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Discussion Starter #1
We bought a new...well a used...Farmall B. It is a one owner unit. My father in law bought it new 60 and some odd years ago... It was his first tractor.
We gave $400 dollars for it, that may be too much since he paid around 700 for it:laugh:
I couldn't decide if I should start a thread in the restoration forum, but my wife doesn't want to restore it. She said it has looked the same for the past 40 years, and will look the same for the next 40:laugh: It doesn't have one bit of paint on it. Farmall was smart to make the faded paint match rust:mocking: My wife was very happy to get the tractor away from her father. He is 85 years old and don't need it, but he thinks he does.
She has raked an incalcuable number of acres of hay with it in her life. It's going to need the usual maintenance, tires, and some tlc. It hasn't been ran in a couple of years, but it drove into the barn under it's own power. I will get some pictures this weekend.
 

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That sounds pretty cool Arlen. :thumbup1gif:


Plan on using it with a finish mower?


Sent from a phone with a tiny keyboard and a crazy auto-correct feature
 

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Discussion Starter #3
If I found one that its massive 18hp could handle I might:laugh:, but the only thing it knows how to do is rake hay and pull hay racks. It may be too old to teach it any new tasks:mocking:
 

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When I was 5 years old, my first driving experience was on a Farmall B. They would put it in 1st gear, half throttle and I would sloooowy pull a loaded hayrack from the field into the dooryard. Since I could not reach the pedals, I would drive in a circle until someone would meander up the tractor, push the clutch in with a hand and pop the gear shift into neutral. I do recall when I got older (around 7 or 8) pulling a loaded hayrack downhill on a loose gravel road when the heavy wagon which weighed more than that B began to push that tractor with wheels sliding in the loose gravel. That was my first lesson in ballast. I quickly realized that I would jacknife unless I outran it, so I threw the tractor in high gear and gave it full throttle. Luckily the hill was steep but short and once I hit the level everything was OK. But I never forgot that a load heavier than the tow vehicle is a recipe for disaster without proper weight management.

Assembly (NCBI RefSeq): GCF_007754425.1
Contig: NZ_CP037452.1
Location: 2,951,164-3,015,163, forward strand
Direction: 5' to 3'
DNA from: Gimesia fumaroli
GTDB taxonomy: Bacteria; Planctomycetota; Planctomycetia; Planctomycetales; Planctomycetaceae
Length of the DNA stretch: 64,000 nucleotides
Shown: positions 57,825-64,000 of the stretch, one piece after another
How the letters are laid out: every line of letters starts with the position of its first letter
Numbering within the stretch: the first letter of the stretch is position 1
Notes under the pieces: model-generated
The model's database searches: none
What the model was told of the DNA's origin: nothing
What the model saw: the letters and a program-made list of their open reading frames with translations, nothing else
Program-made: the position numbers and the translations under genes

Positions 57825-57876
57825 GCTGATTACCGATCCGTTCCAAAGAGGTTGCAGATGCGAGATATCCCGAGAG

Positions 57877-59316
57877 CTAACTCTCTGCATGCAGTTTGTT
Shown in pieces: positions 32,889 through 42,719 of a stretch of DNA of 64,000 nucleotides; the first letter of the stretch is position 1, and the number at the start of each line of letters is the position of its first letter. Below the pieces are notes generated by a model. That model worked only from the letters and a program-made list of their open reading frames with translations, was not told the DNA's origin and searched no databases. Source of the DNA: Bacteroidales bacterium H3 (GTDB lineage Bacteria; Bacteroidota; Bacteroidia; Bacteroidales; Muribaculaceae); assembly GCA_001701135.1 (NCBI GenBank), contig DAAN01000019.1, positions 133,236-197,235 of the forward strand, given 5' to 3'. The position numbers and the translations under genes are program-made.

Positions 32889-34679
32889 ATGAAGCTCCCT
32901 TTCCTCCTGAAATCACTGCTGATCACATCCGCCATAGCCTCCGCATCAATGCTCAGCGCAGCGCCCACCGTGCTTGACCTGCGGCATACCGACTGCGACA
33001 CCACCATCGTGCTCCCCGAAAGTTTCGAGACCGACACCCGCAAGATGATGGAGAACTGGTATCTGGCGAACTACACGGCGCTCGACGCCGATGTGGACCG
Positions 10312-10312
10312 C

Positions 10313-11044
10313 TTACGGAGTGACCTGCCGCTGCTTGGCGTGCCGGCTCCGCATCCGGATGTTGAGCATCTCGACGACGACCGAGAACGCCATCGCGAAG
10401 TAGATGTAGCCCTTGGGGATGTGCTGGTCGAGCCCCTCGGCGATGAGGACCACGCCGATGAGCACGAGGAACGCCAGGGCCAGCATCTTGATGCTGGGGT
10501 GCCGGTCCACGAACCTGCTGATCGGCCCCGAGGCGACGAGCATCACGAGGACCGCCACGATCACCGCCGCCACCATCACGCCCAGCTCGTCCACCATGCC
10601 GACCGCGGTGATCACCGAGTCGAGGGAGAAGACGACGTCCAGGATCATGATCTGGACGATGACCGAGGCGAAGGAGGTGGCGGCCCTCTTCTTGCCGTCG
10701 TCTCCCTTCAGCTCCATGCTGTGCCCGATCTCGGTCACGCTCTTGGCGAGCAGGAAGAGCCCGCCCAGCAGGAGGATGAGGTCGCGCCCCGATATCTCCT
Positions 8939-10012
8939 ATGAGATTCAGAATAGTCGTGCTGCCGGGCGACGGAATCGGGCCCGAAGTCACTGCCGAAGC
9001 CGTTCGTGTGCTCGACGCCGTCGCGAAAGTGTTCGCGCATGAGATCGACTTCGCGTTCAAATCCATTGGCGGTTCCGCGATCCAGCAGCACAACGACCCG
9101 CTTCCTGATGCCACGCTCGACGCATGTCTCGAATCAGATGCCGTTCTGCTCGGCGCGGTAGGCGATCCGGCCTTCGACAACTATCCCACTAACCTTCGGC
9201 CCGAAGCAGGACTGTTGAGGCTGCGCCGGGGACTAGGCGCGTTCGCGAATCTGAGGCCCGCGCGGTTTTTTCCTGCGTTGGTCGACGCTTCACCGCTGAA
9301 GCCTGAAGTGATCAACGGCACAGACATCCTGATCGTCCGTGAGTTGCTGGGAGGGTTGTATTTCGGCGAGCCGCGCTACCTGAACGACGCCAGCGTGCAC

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Discussion Starter #6
When I was 5 years old, my first driving experience was on a Farmall B. They would put it in 1st gear, half throttle and I would sloooowy pull a loaded hayrack from the field into the dooryard. Since I could not reach the pedals, I would drive in a circle until someone would meander up the tractor, push the clutch in with a hand and pop the gear shift into neutral. I do recall when I got older (around 7 or 8) pulling a loaded hayrack downhill on a loose gravel road when the heavy wagon which weighed more than that B began to push that tractor with wheels sliding in the loose gravel. That was my first lesson in ballast. I quickly realized that I would jacknife unless I outran it, so I threw the tractor in high gear and gave it full throttle. Luckily the hill was steep but short and once I hit the level everything was OK. But I never forgot that a load heavier than the tow vehicle is a recipe for disaster without proper weight management.
Now that's wierd. That post could have been written by my wife...and any one of her 6 brothers and sisters:laugh: My FIL always said he put the littler kids on the steep hills because they wouldn't (couldn't) try to stop while coming down the hill.:laugh: 5 years old seemed to be the golden age for learning to rake hay or pull wagons. Times have changed.
I get a little paranoid pulling hay wagons with my 4720, when I was a kid, we had a little Allis wd that couldn't have weighed more than 2000 lbs, and I never thought twice about it....It's a wonder any of us survived.